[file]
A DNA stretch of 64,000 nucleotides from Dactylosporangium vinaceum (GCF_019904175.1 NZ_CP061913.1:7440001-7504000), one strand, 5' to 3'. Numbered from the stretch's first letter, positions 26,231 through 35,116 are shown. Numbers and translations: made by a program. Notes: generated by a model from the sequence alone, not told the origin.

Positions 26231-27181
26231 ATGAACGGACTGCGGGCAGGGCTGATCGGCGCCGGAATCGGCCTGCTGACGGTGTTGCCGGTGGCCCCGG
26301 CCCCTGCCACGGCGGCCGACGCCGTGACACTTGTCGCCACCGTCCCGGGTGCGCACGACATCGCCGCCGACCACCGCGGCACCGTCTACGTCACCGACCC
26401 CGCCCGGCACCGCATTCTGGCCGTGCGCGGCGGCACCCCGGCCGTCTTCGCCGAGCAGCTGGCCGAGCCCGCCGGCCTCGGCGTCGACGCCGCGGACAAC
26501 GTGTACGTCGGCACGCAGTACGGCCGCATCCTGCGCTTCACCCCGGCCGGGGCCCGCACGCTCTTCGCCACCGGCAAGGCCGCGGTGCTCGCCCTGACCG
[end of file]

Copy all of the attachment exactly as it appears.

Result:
A DNA stretch of 64,000 nucleotides from Dactylosporangium vinaceum (GCF_019904175.1 NZ_CP061913.1:7440001-7504000), one strand, 5' to 3'. Numbered from the stretch's first letter, positions 26,231 through 35,116 are shown. Numbers and translations: made by a program. Notes: generated by a model from the sequence alone, not told the origin.

Positions 26231-27181
26231 ATGAACGGACTGCGGGCAGGGCTGATCGGCGCCGGAATCGGCCTGCTGACGGTGTTGCCGGTGGCCCCGG
26301 CCCCTGCCACGGCGGCCGACGCCGTGACACTTGTCGCCACCGTCCCGGGTGCGCACGACATCGCCGCCGACCACCGCGGCACCGTCTACGTCACCGACCC
26401 CGCCCGGCACCGCATTCTGGCCGTGCGCGGCGGCACCCCGGCCGTCTTCGCCGAGCAGCTGGCCGAGCCCGCCGGCCTCGGCGTCGACGCCGCGGACAAC
26501 GTGTACGTCGGCACGCAGTACGGCCGCATCCTGCGCTTCACCCCGGCCGGGGCCCGCACGCTCTTCGCCACCGGCAAGGCCGCGGTGCTCGCCCTGACCG